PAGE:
I do not deny from time to time the need for true pragmatism, where the concept of ‘the end justifies the means’ prevails. But I think there is a limit. And for me, that’s the moment when the transactional is informed by the cynical.

I think Trump’s basic talk, especially to the business community, is: “I’m just like you – I’m ambitious when it comes to money and power, so I understand you and I will work with you. But make no mistake, you to have to hang out with me, and if you don’t, I have no problem making your life miserable.

In a sense, the straightforwardness with which Trump has telegraphed how to lobby him fits into this cynical ideology that has taken root in some quarters.

Another term from Trump would mean that the cynical view of politics as nothing more than a transaction would become more mainstream. And one of Biden’s challenges is to get these cynics to believe in ambitious governance again.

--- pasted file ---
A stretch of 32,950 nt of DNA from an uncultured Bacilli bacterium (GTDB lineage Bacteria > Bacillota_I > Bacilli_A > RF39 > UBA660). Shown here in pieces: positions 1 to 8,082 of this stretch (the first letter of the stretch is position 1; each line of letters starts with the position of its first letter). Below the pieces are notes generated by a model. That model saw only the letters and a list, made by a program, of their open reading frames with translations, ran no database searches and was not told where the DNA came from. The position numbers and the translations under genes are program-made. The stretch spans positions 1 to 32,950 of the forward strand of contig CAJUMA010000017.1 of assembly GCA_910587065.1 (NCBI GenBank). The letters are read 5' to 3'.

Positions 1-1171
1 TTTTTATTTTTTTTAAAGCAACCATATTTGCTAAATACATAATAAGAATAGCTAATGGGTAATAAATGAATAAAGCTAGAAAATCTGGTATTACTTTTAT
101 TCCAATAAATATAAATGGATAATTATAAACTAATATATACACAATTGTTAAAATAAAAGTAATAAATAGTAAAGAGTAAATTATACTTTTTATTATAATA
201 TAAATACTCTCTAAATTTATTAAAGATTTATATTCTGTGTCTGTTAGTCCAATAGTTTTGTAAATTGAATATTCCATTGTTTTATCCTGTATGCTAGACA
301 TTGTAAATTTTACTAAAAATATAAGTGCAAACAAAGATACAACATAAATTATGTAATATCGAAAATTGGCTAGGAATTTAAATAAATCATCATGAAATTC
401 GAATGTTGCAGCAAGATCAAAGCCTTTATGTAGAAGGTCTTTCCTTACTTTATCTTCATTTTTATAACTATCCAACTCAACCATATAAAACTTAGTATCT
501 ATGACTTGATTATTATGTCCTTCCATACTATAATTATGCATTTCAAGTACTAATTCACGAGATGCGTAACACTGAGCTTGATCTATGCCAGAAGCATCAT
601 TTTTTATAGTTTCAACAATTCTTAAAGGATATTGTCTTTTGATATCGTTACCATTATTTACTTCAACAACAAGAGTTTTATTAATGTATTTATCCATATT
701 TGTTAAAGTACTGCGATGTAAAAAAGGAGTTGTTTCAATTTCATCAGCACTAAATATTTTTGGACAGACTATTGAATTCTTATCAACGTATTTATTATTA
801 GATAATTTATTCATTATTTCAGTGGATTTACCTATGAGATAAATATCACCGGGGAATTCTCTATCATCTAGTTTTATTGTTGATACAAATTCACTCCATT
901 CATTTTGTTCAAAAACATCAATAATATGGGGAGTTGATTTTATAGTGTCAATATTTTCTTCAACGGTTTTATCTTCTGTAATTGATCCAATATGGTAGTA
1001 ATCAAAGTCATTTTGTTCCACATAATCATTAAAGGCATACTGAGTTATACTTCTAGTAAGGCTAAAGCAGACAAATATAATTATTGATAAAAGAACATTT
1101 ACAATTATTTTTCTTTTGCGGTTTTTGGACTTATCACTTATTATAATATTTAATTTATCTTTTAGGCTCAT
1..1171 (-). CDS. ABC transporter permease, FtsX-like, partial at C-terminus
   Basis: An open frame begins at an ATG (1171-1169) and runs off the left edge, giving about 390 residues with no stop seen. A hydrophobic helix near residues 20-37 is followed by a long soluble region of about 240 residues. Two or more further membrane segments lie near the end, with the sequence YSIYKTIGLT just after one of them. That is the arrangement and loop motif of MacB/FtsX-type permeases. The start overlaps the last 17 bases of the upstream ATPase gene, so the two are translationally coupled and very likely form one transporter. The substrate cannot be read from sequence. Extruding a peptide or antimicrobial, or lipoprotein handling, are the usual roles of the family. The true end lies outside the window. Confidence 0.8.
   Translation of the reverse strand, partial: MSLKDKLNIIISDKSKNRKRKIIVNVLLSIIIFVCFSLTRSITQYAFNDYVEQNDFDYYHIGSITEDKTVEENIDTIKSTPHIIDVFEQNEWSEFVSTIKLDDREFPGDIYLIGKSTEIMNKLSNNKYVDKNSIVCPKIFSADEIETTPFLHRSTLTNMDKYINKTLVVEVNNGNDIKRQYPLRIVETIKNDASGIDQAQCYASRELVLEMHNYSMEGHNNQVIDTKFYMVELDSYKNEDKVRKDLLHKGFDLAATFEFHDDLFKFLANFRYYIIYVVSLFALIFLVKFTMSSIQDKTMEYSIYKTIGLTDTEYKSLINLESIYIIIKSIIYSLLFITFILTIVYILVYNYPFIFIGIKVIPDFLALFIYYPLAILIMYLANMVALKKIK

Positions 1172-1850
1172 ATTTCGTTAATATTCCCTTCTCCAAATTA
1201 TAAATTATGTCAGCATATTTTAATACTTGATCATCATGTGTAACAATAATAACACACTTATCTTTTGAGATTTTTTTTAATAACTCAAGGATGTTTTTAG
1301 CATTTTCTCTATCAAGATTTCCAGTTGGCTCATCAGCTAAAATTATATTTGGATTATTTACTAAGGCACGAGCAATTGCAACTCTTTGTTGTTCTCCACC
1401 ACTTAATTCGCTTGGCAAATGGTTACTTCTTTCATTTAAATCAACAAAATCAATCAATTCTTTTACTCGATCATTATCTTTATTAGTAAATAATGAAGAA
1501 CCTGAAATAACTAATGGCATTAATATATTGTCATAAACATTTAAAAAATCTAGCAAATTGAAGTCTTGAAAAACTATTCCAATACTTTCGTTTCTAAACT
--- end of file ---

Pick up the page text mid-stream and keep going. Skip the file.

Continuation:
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Many in the tech world have given up on Biden – “he doesn’t understand the real world,” “he’s naive,” “he’s influenced by the woke class,” and so on. Trump’s appeal to these people is simply that he is who he is. They know there’s always a way to get Trump, and they know Trump won’t judge them for the way they do business and make money.

Why doesn’t Trump judge them? Because Trump does not want to be judged by others for the way he acquired his wealth or power. The end justifies the means, period. Success is success for Trump, whether people did it the hard way or the right way, or whether they inherited their wealth and power or acquired it under the table.